Most children will move at least once during their childhood. While moving can often be exciting, it can also mean leaving a familiar home, school, and neighborhood, and saying good-bye to best friends and schoolmates. Through a child's eyes, even a short-distance move can be hard to accept. The following hints can help.
Talk early about the move so your child can get used to the idea. As tempting as it may be to send your child off to grandma's while you deal with all the details, reconsider! Your child gains control over the scary unknown by helping with move-related activities. Perhaps she can pick out new wallpaper or the color of pain for her new bedroom. Have your child pack and label a box of her favorite belongings. Let your child open the box as soon as you arrive in the new home. Pack your child’s things late in the moving process.
Set up your child’s room first. Spending the night in their own bed helps children feel more comfortable. Try to keep a normal schedule for meals and bedtime.
Distance permitting, drive to your new home and neighborhood a few times before you move. Subscribe to a local newspaper. Call the Chamber of Commerce for pamphlets about your new community. Make a video or start a scrapbook with pictures of your new home, yard, child's room, school, and playground. Visit the new school and meet the teacher before the first day of school.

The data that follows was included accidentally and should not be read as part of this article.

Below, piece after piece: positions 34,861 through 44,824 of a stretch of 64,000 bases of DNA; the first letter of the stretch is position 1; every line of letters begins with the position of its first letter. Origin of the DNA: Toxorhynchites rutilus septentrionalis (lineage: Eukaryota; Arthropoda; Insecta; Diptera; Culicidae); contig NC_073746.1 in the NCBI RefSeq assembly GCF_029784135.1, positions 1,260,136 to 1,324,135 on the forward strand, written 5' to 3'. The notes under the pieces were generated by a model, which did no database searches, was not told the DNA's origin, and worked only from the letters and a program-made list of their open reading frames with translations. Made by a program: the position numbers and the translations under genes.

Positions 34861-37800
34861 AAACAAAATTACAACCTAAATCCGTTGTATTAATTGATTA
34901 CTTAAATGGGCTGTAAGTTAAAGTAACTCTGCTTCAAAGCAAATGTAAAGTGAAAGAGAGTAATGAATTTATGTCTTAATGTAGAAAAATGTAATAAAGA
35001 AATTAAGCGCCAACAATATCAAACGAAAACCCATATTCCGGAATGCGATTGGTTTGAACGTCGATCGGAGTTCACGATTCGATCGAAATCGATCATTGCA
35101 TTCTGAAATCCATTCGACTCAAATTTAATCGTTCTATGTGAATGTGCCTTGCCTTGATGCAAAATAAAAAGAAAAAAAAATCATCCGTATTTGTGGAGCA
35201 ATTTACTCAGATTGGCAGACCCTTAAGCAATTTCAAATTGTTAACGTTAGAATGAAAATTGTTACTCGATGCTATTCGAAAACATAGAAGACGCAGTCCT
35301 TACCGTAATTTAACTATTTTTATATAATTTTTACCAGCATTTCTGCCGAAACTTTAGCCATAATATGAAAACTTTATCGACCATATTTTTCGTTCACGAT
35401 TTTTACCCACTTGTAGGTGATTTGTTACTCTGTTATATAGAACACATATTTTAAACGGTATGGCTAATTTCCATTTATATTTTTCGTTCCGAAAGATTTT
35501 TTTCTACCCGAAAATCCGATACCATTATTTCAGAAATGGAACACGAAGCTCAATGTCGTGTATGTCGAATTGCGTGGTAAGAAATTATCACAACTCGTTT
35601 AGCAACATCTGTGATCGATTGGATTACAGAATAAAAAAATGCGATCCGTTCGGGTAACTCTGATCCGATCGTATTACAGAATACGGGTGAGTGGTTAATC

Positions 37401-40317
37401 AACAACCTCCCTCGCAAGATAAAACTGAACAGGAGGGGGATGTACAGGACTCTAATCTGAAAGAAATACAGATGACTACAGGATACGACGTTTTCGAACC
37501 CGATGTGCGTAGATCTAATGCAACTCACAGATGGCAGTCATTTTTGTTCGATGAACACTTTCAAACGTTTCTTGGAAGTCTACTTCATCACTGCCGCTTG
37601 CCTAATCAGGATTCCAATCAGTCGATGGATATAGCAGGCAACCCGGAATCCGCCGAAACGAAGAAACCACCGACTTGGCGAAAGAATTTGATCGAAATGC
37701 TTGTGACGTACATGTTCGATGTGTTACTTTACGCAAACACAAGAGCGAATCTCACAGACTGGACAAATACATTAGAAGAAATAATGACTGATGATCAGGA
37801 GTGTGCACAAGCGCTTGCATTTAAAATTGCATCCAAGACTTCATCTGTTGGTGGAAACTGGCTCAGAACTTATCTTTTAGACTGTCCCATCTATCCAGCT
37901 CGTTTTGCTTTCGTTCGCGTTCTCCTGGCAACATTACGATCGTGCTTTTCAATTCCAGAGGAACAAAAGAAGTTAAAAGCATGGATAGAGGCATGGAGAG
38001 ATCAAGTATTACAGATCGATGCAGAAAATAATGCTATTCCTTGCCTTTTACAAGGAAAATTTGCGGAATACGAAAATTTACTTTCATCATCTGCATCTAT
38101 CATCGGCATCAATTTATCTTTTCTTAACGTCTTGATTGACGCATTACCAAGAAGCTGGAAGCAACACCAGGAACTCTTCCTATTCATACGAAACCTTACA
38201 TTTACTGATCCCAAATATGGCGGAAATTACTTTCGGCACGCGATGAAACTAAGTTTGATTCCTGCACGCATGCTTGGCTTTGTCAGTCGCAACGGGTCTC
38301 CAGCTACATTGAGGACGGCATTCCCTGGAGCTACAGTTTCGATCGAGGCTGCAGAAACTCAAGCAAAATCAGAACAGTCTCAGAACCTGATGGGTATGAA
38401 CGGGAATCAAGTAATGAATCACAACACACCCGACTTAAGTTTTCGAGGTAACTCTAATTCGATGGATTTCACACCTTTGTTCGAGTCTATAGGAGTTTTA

Help your child create a special address book for his friends. Encourage your child to email or send cards to old playmates. Arrange periodic calls or visits. Skype can be a good way to stay in touch with friends and family who are far away.
Host a farewell party and take photographs as keepsakes.
Invite friends to visit over school vacation. If your child is a teen and will miss the prom or homecoming, see if she can return for the event.
Ask the librarian to help you select books about moving. As you read the book with your child, talk about the problems and concerns of the book's main character. Some moving companies also have special pamphlets and coloring books for children.
Openly talk about feelings of sadness and loss as well as what is good about the move. Ask what worries your child, and also what excites your child about moving. Be a good listener and let your child do the talking. Let your child talk about her feelings and let her know you understand that she might feel nervous about meeting new kids, attending a new school, and finding her way around. Let her know you will be willing to help her deal with any concerns and problems that arise.
Understand that it will take a while to adjust and feel settled again. Emphasize the support and security of the family itself.
Moving can be a great chance to learn about a new neighborhood, city, or maybe even a new country and culture. Get to know parents with children the same age as your child. Join a family-oriented community center. If your child is interested, join a scouting group or other neighborhood activity. Explore museums, amusement parks, or other fun places. Search out music, sports, or dance programs. Look for ways to help your child to feel comfortable and accepted. Encourage your child to bring new friends home.
If some time after the move, you're still concerned about your child's transition, talk with your child’s healthcare provider about it.